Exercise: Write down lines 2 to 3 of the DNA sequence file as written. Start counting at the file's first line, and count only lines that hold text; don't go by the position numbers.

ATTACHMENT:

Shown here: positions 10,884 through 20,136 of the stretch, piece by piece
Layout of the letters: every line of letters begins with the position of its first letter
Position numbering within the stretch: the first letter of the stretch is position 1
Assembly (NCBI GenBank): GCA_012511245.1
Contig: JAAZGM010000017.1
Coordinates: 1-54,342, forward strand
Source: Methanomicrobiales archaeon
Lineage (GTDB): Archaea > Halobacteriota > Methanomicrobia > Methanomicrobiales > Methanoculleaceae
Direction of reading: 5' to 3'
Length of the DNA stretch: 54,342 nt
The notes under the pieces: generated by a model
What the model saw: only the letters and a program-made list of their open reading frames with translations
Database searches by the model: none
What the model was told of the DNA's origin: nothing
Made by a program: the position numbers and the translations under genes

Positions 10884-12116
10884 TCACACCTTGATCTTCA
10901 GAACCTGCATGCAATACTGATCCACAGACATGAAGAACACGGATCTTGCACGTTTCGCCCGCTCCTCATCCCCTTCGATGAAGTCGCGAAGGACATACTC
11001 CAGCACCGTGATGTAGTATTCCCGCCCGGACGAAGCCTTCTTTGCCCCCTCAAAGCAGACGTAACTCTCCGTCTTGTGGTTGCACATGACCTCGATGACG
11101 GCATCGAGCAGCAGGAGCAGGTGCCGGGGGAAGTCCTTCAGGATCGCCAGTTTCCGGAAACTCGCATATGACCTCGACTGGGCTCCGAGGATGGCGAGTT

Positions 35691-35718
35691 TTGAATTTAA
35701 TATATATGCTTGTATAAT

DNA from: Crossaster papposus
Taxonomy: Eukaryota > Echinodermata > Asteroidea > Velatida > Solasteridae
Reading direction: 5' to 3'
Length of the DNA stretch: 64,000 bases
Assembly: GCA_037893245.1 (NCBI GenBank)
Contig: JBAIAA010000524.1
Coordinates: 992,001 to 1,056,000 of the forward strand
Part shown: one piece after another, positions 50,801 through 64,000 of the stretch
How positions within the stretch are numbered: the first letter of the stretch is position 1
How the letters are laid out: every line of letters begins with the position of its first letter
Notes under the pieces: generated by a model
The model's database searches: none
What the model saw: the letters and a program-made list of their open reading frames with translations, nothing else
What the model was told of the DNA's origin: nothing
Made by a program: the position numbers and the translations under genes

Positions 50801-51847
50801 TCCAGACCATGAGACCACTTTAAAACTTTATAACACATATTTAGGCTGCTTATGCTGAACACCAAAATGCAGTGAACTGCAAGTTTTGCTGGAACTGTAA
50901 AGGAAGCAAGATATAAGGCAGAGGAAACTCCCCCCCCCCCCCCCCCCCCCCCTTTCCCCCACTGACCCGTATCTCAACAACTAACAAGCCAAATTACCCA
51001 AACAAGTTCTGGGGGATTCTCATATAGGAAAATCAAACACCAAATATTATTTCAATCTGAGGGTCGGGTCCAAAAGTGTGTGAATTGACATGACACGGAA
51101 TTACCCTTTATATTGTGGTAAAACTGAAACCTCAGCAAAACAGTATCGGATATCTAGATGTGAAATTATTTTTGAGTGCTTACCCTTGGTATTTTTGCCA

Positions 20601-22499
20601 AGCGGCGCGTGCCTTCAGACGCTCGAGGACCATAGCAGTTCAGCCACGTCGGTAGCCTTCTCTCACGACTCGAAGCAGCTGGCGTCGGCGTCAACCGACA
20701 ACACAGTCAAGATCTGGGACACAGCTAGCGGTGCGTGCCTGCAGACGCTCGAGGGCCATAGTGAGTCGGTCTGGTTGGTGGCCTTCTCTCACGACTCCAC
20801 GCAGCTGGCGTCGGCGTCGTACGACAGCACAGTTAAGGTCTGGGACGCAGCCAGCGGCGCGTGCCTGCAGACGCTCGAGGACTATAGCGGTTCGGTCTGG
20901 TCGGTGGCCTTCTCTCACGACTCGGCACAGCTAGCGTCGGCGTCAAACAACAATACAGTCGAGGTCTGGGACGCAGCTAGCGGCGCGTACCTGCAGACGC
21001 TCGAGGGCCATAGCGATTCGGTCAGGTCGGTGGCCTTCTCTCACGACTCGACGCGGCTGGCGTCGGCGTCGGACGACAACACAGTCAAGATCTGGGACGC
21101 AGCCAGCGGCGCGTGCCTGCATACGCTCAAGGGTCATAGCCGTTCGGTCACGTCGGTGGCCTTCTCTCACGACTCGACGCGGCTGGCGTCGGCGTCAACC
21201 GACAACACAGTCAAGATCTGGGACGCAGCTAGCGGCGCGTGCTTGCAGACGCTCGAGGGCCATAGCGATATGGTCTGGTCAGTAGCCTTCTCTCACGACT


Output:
Layout of the letters: every line of letters begins with the position of its first letter
Position numbering within the stretch: the first letter of the stretch is position 1